In January, some Bank of America customers reported money inexplicably missing from their accounts. The problem stemmed from transactions using Zelle — a digital payment network Bank of America co-owns — that had been posted to the accounts but then disappeared.
Bank of America later said the issue had been resolved, but not without angering U.S. Sen. Elizabeth Warren, D-Mass., who accused both the bank and Zelle of “failing customers again.”
Should she have seen it coming, thanks to an episode of “The Simpsons?”
“The Simpsons did it again,” read text in a Jan. 23 Facebook post. It showed a video clip from the long-running animated show that opened with a shot of a building that says “Bank of America.”
In the clip, Bart Simpson walks into the bank, laughs, and says, “What do you mean the bank is out of money?”
Disguising his voice and running around the room, he then says, “Insolvent?” and then “You only have enough cash for the next three customers?”
The bank’s patrons then rush the bankers as the bank manager, sounding a lot like Jimmy Stewart in “It’s A Wonderful Life,” says, “I don’t have your money here.”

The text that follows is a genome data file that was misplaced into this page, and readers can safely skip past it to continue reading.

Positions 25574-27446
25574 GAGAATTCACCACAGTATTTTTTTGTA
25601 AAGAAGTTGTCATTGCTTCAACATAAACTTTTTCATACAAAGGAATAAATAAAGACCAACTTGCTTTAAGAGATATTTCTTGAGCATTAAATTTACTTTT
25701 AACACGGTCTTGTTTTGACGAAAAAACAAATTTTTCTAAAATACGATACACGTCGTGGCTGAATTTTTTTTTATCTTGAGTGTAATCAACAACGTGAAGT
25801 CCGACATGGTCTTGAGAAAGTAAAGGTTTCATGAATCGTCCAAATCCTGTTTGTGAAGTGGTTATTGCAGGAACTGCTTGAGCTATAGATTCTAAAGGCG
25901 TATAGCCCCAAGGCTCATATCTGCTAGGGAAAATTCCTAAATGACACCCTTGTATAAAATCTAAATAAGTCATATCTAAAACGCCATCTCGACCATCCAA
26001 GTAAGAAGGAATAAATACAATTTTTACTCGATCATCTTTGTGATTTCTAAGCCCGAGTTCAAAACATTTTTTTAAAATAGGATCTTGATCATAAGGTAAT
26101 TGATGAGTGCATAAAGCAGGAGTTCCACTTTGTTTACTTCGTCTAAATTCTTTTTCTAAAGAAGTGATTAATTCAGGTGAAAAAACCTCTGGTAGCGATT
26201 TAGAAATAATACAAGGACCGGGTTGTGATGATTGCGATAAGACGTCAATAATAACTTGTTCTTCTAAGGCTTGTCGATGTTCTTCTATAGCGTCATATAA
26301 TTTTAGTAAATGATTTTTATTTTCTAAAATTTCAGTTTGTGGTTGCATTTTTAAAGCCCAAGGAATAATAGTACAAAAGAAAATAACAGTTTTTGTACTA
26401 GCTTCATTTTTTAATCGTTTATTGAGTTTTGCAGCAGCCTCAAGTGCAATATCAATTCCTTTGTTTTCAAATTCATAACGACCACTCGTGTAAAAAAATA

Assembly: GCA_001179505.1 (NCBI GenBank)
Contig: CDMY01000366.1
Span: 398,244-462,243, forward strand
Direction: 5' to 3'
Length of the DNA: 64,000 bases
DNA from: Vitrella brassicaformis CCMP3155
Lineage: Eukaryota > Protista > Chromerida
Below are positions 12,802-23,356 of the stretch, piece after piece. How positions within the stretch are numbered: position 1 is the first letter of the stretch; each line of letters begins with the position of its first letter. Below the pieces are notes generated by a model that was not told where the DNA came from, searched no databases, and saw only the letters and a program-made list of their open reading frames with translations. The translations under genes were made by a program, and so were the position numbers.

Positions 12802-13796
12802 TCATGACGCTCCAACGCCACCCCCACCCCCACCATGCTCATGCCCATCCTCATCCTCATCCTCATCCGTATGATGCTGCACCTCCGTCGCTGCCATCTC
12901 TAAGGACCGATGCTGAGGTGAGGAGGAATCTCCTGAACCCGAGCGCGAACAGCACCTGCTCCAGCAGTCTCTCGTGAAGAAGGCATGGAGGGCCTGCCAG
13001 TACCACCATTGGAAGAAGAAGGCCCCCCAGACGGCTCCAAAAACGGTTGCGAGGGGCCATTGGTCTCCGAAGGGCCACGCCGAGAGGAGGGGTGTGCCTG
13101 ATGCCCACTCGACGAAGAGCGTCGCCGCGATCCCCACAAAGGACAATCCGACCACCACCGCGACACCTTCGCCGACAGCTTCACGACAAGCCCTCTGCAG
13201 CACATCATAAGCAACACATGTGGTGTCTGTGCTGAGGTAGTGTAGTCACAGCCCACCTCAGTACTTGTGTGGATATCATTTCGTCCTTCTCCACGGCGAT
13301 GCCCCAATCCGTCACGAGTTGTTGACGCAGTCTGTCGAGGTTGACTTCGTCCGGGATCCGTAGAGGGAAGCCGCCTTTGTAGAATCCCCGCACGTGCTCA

A Facebook post sharing the clip was flagged as part of Facebook’s efforts to combat false news and misinformation on its News Feed. (Read more about our partnership with Meta, which owns Facebook and Instagram.)
This clip is largely authentic from a 1995 Simpsons episode with one glaring exception: the building didn’t say “Bank of America” in the original. Rather, it was labeled “First Bank of Springfield” in which Bart causes a bank run.
We rate claims that “The Simpsons” predicted a recent account problem at Bank of America False.